Crop Biotech Update

Gene Editing Tool Enables A to G Base Conversion in the Mitochondria

April 27, 2022

Institute for Basic Science (IBS) and Seoul National University researchers developed a gene editing tool than can precisely interchange adenine (A) with guanine (G) within the mitochondrial genome. This breakthrough, reported in the Cell journal, has the potential to expand the range of mitochondrial mutations that can help cure human genetic diseases.

“We were able to create a novel gene-editing platform called TALED that can achieve A-to-G conversion. Our new base editor dramatically expanded the scope of mitochondrial genome editing. This can make a big contribution not only to making a disease model but also to developing a treatment,” said first author Cho Sung-Ik. They developed TALED by fusing three different components. The first one is a transcription activator-like effector (TALE), which can target a DNA sequence. The second one is called TadA8e, an adenine deaminase that enables the A-to-G conversion. The third component, DddAtox, is a cytosine deaminase that makes the DNA more accessible to TadA8e.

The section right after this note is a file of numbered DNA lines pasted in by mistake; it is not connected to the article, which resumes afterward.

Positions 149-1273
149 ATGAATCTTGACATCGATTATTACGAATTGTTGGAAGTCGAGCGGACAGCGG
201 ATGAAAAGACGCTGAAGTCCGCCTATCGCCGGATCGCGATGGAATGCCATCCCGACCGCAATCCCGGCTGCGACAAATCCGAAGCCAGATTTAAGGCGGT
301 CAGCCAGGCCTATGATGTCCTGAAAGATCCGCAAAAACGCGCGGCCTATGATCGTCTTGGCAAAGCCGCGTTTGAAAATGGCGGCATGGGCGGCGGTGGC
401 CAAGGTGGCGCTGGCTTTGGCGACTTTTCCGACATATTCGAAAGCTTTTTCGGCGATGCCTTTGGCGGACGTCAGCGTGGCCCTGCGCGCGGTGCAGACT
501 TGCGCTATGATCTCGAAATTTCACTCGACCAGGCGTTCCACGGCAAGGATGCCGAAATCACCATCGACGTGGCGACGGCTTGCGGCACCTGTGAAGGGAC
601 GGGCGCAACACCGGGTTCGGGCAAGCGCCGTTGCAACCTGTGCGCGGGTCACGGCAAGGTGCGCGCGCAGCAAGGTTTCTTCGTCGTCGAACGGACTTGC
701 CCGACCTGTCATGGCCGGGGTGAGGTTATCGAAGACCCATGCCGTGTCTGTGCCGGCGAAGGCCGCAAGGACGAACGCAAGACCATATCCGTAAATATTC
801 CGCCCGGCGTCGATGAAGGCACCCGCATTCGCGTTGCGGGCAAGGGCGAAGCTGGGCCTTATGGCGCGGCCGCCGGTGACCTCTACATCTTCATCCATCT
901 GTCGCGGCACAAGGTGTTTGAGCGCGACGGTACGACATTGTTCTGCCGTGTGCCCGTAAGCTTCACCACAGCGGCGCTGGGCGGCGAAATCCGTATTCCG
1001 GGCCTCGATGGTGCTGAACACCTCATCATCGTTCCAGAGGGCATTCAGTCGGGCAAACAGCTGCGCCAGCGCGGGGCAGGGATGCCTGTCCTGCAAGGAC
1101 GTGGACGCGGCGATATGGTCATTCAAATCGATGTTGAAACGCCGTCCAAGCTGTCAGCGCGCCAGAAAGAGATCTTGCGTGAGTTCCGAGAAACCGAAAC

The next step in the study is to enhance editing efficiency and specificity of TALED to enable correction of disease-causing mtDNA mutations in embryos, fetuses, newborns, or adult patients.

Get more information from IBS, Daily Beast, and Cell.

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